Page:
Brand new ancients

Simon Wallis, 20.10.2014
Simon Wallis on the mix of contemporary and historic art at Frieze
Frieze Art Fair and Frieze Masters are a vital, energetic and inspirational focal point for the art world every year.

This year’s edition of the fairs is handsomely and effectively laid out and installed to provide an improved experience of myriad contemporary and art historical works of art, most of which are of museum quality.

Both art fairs offer a wonderful opportunity to meet artists, gallerists, fellow museum professionals from around the world, collectors, patrons and friends.

It’s an opportunity for those who have a passion for art to come together and share enthusiasms and criticisms and to marvel at the ongoing energy and significance of the international art world.

Connecting the two fairs is the Frieze Sculpture Park curated by our near neighbour and good friend Clare Lilley from the Yorkshire Sculpture Park. It offers an excellent opportunity to experience sculpture in the beautiful surroundings of Regent’s Park.

This year Franz West’s lurid pink Sitzwust looked extraordinary on the lush green grass with autumn leaves scattered around it. Thomas Schutte’s Aluminiumfrau Nr18 was also a highlight for me, an exquisitely memorable form in wonderful materials.

The fairs allow us to make many new discoveries, often from the ways in which works of art are juxtaposed or develop an unexpected dialogue.

It’s curatorially fascinating to experience what often amounts to unintended experiments where you can, for instance, go between Reg Butler’s sexually explicit and perversely contorted nudes from the 1970s to an extraordinarily visceral and brutally tortured torso of Christ, from the 17th century.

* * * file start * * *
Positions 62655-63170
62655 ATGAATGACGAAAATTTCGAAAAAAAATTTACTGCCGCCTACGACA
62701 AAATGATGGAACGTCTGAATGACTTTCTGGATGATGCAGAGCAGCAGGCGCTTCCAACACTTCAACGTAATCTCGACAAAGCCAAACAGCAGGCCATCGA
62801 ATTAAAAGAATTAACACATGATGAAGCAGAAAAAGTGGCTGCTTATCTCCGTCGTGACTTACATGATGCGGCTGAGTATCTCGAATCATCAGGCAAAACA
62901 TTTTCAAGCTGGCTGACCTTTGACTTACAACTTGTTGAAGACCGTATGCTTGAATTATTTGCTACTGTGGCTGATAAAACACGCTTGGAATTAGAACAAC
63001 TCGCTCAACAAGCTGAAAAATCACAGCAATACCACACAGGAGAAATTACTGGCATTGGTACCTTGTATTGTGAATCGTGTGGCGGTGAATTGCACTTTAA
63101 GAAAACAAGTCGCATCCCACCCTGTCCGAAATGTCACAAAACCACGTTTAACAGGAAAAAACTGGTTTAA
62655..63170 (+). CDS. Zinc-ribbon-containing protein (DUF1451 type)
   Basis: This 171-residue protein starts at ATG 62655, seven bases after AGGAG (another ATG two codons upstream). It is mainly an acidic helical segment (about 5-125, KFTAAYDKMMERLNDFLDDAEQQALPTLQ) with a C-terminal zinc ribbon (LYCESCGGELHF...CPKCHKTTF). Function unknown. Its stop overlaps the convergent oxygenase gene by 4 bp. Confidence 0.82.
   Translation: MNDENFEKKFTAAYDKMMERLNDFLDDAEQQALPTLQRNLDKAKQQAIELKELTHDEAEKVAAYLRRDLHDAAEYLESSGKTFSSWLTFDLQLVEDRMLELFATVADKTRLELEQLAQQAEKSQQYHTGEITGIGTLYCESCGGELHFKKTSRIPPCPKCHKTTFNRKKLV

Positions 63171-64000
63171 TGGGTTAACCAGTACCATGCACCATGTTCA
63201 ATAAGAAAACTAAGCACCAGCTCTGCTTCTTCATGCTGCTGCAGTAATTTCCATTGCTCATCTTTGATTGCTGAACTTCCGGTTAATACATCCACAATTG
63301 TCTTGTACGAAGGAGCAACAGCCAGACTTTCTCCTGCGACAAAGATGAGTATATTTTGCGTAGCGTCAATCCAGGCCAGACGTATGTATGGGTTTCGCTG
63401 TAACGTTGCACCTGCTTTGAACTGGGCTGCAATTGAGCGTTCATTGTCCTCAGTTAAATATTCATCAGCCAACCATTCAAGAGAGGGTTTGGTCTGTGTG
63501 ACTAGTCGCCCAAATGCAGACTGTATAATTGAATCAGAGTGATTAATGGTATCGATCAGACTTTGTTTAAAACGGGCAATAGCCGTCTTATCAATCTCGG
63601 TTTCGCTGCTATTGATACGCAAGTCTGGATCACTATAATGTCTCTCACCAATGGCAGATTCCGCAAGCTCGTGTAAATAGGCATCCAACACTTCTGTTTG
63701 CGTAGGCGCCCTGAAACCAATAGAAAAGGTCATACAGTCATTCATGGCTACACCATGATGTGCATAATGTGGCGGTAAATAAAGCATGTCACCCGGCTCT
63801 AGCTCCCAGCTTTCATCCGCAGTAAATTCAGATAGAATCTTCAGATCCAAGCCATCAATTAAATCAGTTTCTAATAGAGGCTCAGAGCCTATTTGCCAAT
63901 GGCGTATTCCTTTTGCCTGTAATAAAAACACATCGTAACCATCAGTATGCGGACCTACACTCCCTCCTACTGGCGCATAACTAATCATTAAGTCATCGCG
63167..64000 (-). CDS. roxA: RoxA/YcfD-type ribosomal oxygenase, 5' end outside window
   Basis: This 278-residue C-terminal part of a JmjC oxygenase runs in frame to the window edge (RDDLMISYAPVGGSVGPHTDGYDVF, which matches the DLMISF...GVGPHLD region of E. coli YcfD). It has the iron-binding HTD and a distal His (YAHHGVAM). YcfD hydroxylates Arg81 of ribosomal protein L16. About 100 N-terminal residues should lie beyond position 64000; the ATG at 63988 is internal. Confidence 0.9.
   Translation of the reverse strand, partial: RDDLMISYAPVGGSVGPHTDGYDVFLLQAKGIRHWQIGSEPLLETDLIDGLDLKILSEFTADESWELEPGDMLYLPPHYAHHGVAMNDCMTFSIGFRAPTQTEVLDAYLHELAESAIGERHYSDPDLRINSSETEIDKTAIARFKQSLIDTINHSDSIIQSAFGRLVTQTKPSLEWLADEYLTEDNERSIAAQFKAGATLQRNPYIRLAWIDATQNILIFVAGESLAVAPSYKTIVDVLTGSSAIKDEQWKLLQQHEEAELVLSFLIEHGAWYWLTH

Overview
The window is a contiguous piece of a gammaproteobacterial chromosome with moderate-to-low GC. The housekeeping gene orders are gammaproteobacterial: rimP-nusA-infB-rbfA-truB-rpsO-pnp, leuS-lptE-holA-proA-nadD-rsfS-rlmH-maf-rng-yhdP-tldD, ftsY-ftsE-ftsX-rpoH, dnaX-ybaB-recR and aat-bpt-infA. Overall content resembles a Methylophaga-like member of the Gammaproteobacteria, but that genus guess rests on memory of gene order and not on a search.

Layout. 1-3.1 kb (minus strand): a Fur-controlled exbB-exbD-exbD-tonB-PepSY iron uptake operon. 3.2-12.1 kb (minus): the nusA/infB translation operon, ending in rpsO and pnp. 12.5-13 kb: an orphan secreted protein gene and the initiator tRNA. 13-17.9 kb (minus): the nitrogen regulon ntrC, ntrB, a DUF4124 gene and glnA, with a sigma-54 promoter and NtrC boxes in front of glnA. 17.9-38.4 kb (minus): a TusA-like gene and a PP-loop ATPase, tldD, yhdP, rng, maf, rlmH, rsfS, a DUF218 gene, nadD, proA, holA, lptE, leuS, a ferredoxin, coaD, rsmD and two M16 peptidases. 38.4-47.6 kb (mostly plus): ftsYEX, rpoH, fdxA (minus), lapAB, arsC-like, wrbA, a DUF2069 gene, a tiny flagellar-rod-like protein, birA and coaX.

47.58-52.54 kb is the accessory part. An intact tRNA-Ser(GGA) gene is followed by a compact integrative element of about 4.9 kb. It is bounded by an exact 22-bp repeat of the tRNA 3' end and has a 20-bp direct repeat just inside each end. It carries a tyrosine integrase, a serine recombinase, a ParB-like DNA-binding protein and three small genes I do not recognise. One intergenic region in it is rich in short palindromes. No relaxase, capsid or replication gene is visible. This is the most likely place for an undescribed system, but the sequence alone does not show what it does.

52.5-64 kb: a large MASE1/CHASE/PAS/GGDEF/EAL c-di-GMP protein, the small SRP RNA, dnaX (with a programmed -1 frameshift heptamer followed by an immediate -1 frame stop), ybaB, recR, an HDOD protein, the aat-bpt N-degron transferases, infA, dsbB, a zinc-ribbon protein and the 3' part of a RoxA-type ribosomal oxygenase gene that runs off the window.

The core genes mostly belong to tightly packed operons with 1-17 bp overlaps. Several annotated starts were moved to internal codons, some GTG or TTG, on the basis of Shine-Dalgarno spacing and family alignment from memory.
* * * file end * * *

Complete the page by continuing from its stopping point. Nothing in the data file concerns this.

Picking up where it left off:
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Seeing William Nicholson’s fresh brush work on a superb painting of flowers in a glass vase, opposite his son’s Ben Nicholson’s abstracted still life lodges pleasurably in my mind as I conjure up an imagined family rivalry.

I find it particularly interesting to see the maturing of commercial galleries that increasingly have spaces at both fairs to represent the gamut of the art they promote and sell.

One of the strengths of our offer at The Hepworth Wakefield has been our equal efforts with how we display and work with our art historical collection in dialogue with a programme of contemporary art. The dynamic at the two fairs mirrors this growing tendency that helps contextualise and connect contemporary art to its precedents.

The Focus section of Frieze Art Fair is also vital so that younger up and coming galleries can show what they have to offer.

It provides vital exposure for emerging artists and helps add to our curatorial research at the gallery.

It’s gratifying to see an artist like Des Hughes at Ancient and Modern, who we’ll be working with next summer, in the same fair as Lynda Benglis, one of North America’s major artists whose first institutional UK solo show we’ve organised for spring in 2015.

The fairs allow us to introduce our trustees, patrons and members to the work of artists we’ll be exhibiting, alongside works we’d love to have in our collection.

At the end of my time at the fairs I breathe a sigh of relief that I run a beautifully designed free to enter public art gallery where a full aesthetic experience is possible for the widest of public.

Our opportunity and challenge now is to build on and add to the ambitious collection that Wakefield started in the late 1920s and keep that spirit of enquiry alive and connected to the vitality of contemporary art.

We are reliant upon philanthropy and gifts to achieve this and the art fairs help us develop the vital relationships that allow us to thrive as a public art gallery.

Simon Wallis is the director of the The Hepworth Wakefield


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